Unfortunately, it didn’t take long before gamers started very visibly abusing this streaming capability. Using the camera, The Playroom (pre-installed on the PS4) shows you in your living room (or basement, or bedroom), interacting live on-screen with virtual robots. It’s an adorable idea…until you add live-streaming to the mix. If you’ve followed this blog for any amount of time, what happened next is no surprise: live-streamers started streaming inappropriate content, and stream viewers started responding inappropriately. In one case, a Playroom user exposed his napping wife’s breasts on-camera, eventually stripping her naked. In another, a viewer told a young child that he was outside his window, causing the child to panic. After only two weeks, game-focused streaming site Twitch banned streams from The Playroom completely.
So far, the PS4 has been the only console to report major abuses like this. It is not, however, the only device with a camera and the potential for abuse. The Wii U’s GamePad has a built-in camera. The Xbox One has the Kinect. Technically, all can be disabled (though in the case of the Wii U, disabling it permanently may mean never using the GamePad). But like any device with a camera, they are open to abuse.
In short: It’s the usual set of problems on a new set of devices. The cameras on all three devices were designed to enhance the device’s experience, whether through streaming or motion control or video calls, but like any camera, it is subject to abuse. Now reread that sentence and replace the word “camera” with “social networking features.” Now replace it with “Internet access.”
Is a device Internet-enabled? Does it have voice commands? Private browsing? Come with a camera pre-installed? Then there is a risk of harmful content and harmful interactions.
Protection is a Must: Using Safety Features
Whatever devices you may plan to give away this Christmas, it is absolutely critical that you are able to protect it in some sense. If you use Covenant Eyes and our software is available for the device, then the first thing to do is install it on that device (see a breakdown of our availability below).
If Covenant Eyes is not available for it, then you need to do research on the device’s potential security issues and built-in safety features before you buy it. This means reading up on the parental control options for the Xbox One, the Wii U, and the PS4.
It also means double-checking that mp3 player you bought your 9-year-old to make sure it isn’t Internet-enabled. It even means researching toys designed for kids, like the Fisher-Price Easy Link Internet Launch Pad and ToyMail. It’s time-consuming, certainly, but the safety of yourself and your family is worth it.
Devices Protected by Covenant Eyes
If you use Internet Accountability or Filtering, you can install Covenant Eyes on as many devices as you own at no extra charge.
Windows 7, Vista, and XP PCs – Covenant Eyes offers both Accountability and Filtering for all PCs. Filtering includes the standard age-based content blocking and custom block/allow lists, and also includes weekly time limits and daily blocked times.
If you’re looking for compatibility information on Windows 8 PCs, our Beta version of the software is available and in the final stages of testing, which also includes updates for improved Accountability Reports. A standard version should be released in early January.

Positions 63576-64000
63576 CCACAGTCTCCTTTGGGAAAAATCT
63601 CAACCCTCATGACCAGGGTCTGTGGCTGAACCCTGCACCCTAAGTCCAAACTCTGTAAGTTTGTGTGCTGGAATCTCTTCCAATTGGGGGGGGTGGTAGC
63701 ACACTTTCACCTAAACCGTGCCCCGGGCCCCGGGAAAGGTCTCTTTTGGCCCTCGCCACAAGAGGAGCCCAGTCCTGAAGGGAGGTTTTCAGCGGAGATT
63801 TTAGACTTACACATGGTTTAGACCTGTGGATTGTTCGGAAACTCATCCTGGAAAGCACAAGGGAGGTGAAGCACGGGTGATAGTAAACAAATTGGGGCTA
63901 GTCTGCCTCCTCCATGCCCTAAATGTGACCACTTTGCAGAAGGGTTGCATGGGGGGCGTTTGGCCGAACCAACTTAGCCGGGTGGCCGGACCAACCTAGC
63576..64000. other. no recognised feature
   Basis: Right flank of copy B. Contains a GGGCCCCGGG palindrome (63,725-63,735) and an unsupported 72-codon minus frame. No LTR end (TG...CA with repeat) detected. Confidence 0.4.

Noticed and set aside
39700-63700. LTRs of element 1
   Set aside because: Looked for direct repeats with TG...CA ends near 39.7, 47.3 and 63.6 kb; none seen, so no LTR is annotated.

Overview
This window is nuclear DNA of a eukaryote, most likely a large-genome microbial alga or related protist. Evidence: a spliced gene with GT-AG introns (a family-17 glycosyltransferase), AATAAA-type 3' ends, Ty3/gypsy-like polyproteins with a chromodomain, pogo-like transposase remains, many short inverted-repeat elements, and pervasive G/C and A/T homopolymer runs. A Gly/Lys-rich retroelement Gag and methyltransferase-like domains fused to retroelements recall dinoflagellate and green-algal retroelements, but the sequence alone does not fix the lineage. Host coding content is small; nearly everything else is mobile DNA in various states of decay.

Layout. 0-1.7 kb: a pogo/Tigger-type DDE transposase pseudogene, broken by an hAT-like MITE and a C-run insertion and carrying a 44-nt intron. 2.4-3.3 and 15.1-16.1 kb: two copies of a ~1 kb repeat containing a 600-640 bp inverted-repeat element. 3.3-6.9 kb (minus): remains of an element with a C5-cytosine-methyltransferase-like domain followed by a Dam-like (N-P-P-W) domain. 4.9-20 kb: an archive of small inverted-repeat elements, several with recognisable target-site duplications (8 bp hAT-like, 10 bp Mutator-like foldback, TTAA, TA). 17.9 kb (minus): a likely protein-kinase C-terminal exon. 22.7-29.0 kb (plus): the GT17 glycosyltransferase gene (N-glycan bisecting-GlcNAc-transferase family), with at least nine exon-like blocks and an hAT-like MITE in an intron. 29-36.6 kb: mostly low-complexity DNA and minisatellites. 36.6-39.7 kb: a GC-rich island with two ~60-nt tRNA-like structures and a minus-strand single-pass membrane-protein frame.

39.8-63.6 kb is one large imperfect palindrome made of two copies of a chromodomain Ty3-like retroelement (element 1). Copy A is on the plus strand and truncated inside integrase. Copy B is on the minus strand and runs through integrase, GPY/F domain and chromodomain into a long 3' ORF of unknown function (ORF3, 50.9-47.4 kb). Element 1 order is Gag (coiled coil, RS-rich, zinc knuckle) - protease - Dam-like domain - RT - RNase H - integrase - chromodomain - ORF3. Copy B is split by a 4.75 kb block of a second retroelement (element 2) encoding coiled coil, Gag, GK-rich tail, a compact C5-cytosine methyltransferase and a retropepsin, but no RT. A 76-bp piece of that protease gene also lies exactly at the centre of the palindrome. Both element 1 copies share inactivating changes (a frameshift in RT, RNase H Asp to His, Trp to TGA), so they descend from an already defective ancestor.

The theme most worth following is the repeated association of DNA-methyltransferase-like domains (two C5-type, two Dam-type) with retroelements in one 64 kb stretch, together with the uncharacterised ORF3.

Mac computers – Covenant Eyes offers Accountability and Filtering for Mac computers. In January, Filtering on Mac will include time-of-day blocking, so that you can shut down Internet access at night, for instance.
iPhone®, iPod touch®, and iPad® – Covenant Eyes monitors top-level domains across all apps, and forces safe search through Google and Chrome across all apps as well. For the best Accountability experience, use our built-in browser.
Android™ phones and tablets – The Covenant Eyes Android app works on Android phones and tablets, including the Kindle Fire and Kindle Fire HD. It monitors the stock browser, as well as the Skyfire browser. It also lists the other apps that were accessed on the device—so if the Accountability user has accessed an unmonitored browser, you will see that they accessed it and can ask why they used that browser instead of a monitored one. (Update for April 2014: The Android app also has the ability to lock down other apps on the device.)
By the way, on the Samsung Galaxy S4, Google Chrome is the stock browser and is monitored by Covenant Eyes, while the browser simply labeled “Internet” is not monitored.
What about the devices Covenant Eyes doesn’t monitor? Unfortunately, at the moment, there are many (including all three gaming consoles) that have not been prioritized due to low market share or other technical reasons. Sometimes this even includes devices that run on very similar operating systems to Covenant Eyes-supported devices. Here are some major exceptions:
- Windows tablets and phones – Covenant Eyes does not support the Windows mobile operating systems. While we have tested the installation on the Surface Pro, which purportedly uses Windows 8, some testers have reported problems with that device.
- Chromebook – The Chrome OS is unique, and Covenant Eyes does not currently support these devices.
- Nook – The Nook runs a highly customized version of the Android OS that doesn’t allow Covenant Eyes to function.
Again, it’s important to look at any gadget you buy this Christmas to see if it is Internet-enabled, and if it has parental controls that you can use to protect your family. Make sure you look at supposed single-use devices in particular; even the first-generation e-readers often had Internet capabilities.
*Note: The articles referenced were published on a gaming website that has since been shut down.